BHP Billiton – Crash then pop

I think that BHP is set up for a short term drop, but will be a fantastic performer over the next few years.
I am basing this primarily on key statistics, the underlying trend, the analyst’s bias, and the recent price swings.
BHP is a mining company that has become instrumental in supplying companies in the developing world with the iron ore they need for steel, and other various minerals.
A glance at the fundamentals seems to confirm that the underlying trend, i.e. the thirst for minerals in the developing countries, remains strong. BHP is pulling net profit margins above 33%, because of a high price environment for minerals. It has a low debt load, (<30% Debt/Equity), and a high return on equity (44%). What is fascinating is that the stock now has a P/E below 9.
The price has been dropping recently, an effect of a change in the prevailing bias in the markets. Market participants are expecting that the European credit crunch will result in reduced lending to the developing countries. Thus, these countries will not have enough money to continue construction at current rates, and the demand for minerals will die down.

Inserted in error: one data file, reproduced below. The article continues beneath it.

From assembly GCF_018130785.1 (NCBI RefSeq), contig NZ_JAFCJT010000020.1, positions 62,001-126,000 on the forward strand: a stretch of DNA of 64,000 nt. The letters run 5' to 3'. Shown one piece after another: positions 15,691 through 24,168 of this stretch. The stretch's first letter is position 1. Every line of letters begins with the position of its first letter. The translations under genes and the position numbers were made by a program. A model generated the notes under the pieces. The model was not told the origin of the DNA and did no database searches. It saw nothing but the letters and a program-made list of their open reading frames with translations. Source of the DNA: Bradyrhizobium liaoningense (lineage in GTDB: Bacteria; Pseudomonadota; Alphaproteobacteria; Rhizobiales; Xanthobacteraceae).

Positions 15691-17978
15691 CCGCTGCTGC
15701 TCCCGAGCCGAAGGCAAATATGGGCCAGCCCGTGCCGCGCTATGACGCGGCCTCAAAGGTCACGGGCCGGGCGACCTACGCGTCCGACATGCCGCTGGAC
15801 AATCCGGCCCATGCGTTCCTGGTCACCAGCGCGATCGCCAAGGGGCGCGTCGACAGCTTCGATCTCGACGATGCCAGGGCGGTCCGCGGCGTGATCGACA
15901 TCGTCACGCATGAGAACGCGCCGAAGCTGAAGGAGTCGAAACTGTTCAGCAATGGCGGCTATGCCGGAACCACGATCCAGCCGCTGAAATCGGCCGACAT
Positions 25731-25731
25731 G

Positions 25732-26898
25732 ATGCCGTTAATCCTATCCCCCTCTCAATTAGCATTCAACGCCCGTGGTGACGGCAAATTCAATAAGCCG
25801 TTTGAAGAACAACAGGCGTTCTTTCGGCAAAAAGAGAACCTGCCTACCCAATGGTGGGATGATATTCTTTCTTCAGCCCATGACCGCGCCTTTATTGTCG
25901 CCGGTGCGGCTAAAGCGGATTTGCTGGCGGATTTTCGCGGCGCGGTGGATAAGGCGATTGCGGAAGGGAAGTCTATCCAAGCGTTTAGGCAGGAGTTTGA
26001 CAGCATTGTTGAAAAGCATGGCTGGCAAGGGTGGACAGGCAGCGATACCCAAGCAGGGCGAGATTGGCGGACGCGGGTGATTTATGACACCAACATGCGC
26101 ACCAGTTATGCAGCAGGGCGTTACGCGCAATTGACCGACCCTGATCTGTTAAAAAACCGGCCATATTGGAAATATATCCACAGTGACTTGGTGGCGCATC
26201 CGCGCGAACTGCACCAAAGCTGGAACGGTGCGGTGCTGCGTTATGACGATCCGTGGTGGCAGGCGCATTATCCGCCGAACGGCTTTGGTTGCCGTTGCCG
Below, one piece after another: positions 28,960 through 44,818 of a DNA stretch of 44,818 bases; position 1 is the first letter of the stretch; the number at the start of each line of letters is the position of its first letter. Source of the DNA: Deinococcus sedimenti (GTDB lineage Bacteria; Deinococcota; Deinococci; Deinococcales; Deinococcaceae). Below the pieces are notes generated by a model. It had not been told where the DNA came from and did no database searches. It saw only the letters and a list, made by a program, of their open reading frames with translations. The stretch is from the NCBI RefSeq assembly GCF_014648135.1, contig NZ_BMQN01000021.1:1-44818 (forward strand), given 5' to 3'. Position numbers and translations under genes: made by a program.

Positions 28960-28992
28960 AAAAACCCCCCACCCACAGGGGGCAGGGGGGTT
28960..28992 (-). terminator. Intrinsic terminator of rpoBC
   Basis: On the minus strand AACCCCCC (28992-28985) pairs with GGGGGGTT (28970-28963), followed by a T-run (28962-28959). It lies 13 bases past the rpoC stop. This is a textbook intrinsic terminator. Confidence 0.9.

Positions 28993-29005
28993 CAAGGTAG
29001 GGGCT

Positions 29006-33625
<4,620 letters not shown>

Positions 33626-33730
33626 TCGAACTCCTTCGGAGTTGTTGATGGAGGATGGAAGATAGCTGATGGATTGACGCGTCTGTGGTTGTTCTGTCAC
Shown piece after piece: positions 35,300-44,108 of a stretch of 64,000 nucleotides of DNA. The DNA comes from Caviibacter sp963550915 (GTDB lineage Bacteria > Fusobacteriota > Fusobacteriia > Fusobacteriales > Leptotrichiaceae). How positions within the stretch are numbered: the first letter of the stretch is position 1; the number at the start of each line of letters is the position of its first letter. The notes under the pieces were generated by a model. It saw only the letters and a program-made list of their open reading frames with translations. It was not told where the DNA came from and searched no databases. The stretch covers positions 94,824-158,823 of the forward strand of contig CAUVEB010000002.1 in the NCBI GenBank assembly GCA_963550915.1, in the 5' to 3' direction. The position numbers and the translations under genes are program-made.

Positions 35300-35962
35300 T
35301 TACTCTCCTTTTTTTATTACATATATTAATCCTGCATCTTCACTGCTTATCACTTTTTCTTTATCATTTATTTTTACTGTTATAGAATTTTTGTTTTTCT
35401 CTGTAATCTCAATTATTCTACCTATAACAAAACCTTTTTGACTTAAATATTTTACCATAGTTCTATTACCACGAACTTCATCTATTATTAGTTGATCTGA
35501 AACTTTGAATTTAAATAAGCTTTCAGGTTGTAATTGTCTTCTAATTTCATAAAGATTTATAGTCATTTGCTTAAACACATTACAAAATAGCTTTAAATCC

I believe this logic is flawed, because certain Asian countries, like China, now have enough funds to lend internally, so the effect of the European credit crunch there will be minimal. I think that market participants have overcompensated for the European credit crunch.
However, I don't think we have reached the bottom of this price drop. I think that recent price drops are confirming the bias that market participants have set, and this price move will last until a clear resolution to the credit crunch has been reached.
BHP may be an interesting pick to begin researching, and snatch up sometime in the next few weeks. The underlying trend is a multi-year trend, and the price is being affected by a bias that will not last longer than a year.

The underlying trend here is not likely to be affected by the price moves, because the company has enough cash on its balance sheet to finance its own growth, and in fact, buys back its stock aggressively. When a company is a net purchaser of shares, price drops can naturally be corrected by a strong underlying trend, because this gives the company enough cash to put upwards pressure on the price.


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